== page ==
Mark E. Robson, MD, chief, Breast Medicine Service, Memorial Sloan Kettering Cancer Center, discusses an exploratory analysis of the OlympiAD trial for patients with HER2-negative breast cancer with a germline BRCA1/2 mutation.
Mark E. Robson, MD, chief, Breast Medicine Service, Memorial Sloan Kettering Cancer Center, discusses an exploratory analysis of the OlympiAD trial for patients with HER2-negative breast cancer with a germline BRCA1/2 mutation. Robson highlighted these findings in an interview with OncLive during the 35th Annual Miami Breast Cancer Conference.
OlympiAD was a randomized phase III trial of olaparib compared with conventional chemotherapy in patients with HER2-negative breast cancer who harbored BRCA1/2 mutations. Results showed that there was a statistically improvement in progression-free survival (PFS). Preservation of quality of life is also seen across subsets, Robson says.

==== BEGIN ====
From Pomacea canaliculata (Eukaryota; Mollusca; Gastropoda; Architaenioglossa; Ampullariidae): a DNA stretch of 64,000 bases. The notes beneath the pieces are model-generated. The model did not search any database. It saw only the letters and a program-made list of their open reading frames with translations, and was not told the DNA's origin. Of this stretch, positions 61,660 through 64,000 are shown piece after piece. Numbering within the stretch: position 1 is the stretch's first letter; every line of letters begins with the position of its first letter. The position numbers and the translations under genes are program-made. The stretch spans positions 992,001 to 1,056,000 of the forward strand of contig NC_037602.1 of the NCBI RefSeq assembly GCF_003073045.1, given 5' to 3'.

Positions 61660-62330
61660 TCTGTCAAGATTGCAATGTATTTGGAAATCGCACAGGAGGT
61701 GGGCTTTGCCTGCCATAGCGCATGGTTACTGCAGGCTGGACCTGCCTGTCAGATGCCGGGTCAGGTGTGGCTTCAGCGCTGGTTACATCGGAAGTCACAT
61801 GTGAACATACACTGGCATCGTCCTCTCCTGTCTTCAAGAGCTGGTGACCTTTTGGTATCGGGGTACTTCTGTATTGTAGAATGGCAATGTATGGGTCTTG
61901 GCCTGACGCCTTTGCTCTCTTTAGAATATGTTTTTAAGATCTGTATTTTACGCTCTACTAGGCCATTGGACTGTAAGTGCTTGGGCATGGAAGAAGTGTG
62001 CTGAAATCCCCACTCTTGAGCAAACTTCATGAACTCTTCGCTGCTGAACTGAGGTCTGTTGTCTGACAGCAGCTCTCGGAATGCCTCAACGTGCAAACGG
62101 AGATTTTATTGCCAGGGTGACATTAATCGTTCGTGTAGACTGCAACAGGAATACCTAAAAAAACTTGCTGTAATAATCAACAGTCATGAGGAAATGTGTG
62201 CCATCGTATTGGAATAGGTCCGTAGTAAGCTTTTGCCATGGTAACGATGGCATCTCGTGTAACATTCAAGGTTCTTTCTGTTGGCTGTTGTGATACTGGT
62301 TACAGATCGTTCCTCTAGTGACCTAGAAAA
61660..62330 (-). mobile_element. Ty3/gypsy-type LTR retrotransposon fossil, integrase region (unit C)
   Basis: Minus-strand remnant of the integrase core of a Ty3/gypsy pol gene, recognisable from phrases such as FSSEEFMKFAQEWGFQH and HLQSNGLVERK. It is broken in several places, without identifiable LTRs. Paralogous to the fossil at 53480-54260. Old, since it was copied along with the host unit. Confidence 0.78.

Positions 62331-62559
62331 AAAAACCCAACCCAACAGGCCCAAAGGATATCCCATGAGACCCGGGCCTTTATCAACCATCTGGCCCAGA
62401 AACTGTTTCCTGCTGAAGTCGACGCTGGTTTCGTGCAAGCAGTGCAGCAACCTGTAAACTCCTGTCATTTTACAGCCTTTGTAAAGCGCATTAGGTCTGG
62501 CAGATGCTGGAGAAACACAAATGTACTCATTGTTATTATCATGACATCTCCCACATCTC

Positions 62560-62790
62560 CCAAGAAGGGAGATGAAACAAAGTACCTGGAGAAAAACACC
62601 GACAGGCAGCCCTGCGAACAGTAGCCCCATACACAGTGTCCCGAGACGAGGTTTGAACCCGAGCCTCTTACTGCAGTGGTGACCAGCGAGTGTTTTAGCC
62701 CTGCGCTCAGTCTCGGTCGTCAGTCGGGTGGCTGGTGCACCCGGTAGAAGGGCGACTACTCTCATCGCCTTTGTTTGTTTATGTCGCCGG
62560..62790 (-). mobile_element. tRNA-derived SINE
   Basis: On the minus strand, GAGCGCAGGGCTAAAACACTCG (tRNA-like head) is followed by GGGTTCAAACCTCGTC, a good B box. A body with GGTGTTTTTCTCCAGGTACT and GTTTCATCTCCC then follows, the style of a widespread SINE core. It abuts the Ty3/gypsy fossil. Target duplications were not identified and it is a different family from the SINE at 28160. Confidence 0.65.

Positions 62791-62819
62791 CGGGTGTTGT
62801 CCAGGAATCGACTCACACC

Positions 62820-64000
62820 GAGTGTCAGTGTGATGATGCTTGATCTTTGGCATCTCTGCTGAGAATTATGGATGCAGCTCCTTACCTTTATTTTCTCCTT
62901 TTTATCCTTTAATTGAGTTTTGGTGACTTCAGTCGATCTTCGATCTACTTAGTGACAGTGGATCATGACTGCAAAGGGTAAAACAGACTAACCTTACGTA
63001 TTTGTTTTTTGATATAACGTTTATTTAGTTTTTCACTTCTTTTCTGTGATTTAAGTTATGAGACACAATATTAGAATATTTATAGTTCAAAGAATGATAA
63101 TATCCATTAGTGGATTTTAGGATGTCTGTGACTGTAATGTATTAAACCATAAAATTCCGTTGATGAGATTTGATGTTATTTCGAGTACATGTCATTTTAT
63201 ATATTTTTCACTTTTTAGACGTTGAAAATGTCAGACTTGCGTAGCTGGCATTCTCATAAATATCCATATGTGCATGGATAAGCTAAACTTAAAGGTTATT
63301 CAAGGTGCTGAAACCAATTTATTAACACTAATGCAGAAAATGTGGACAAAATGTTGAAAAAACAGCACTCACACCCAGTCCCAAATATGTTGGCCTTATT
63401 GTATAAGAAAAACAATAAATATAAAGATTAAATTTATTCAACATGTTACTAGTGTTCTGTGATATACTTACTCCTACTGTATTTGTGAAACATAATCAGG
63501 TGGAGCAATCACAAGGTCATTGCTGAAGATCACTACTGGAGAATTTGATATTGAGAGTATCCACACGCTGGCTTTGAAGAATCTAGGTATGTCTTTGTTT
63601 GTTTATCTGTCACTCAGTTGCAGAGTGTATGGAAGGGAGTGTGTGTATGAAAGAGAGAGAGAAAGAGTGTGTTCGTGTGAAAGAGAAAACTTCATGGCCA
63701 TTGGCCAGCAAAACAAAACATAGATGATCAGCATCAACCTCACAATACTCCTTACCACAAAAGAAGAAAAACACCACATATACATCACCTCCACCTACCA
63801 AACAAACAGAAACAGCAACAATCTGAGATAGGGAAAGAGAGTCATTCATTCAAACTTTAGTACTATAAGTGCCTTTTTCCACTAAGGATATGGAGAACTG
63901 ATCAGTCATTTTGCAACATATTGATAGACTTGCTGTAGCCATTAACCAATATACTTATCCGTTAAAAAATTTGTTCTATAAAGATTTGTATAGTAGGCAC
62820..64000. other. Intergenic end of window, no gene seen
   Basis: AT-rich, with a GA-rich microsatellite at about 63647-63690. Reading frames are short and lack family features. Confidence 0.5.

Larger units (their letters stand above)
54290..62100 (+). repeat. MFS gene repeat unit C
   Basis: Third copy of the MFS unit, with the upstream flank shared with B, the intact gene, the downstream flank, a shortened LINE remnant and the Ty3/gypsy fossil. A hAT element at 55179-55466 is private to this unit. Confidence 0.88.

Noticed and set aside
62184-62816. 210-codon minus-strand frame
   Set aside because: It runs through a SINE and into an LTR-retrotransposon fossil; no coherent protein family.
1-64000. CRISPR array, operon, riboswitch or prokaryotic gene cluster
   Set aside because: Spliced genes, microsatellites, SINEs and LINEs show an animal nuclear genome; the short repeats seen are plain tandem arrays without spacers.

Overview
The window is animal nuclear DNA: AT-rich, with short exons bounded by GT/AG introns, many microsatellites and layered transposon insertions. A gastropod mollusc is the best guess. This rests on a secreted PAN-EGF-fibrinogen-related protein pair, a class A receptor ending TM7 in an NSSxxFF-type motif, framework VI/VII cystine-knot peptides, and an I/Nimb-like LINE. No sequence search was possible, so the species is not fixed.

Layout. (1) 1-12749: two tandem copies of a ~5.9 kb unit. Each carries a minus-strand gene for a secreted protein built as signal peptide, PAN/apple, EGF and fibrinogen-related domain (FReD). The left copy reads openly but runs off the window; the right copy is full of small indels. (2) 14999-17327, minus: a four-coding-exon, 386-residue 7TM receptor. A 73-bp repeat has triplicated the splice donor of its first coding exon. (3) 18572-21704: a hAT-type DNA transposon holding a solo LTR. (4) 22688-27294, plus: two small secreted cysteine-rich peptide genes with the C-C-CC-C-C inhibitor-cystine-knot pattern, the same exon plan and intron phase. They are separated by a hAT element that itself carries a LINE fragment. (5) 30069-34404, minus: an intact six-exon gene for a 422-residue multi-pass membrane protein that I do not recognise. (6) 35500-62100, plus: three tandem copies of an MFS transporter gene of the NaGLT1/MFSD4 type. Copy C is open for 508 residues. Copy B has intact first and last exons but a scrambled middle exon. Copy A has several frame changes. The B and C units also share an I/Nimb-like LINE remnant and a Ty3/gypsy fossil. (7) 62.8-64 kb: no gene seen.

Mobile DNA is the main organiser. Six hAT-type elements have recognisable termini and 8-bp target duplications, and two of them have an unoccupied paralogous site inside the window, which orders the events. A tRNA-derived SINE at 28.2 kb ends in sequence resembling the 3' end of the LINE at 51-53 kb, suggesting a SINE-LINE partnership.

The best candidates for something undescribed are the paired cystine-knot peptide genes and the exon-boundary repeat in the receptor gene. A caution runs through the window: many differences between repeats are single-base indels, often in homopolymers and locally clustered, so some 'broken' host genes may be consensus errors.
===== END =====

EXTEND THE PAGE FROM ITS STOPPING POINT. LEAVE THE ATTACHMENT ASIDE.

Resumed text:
One question following the study, he explained, was whether patients have more of a benefit with olaparib if they have more disease versus less disease. In the exploratory analysis, researchers investigated the PFS in patients who had 1 metastatic site versus more than 1 site. Findings showed that there were similar degrees of benefit in each group.
In those with 1 metastatic site, the median PFS with olaparib was 8.4 months compared with 4.2 months with physician's choice of therapy (TPC; HR, 0.62; 95% CI, 0.35-1.13). In patients with ≥2 metastatic sites, the median PFS was 6.5 months with olaparib compared with 3.0 months for TPC, which crossed the barrier for statistical significance (HR, 0.59; 95% CI, 0.43-0.82).
These data show that patients with more disease burden do not need to receive chemotherapy and can still be treated with a PARP inhibitor, Robson concludes.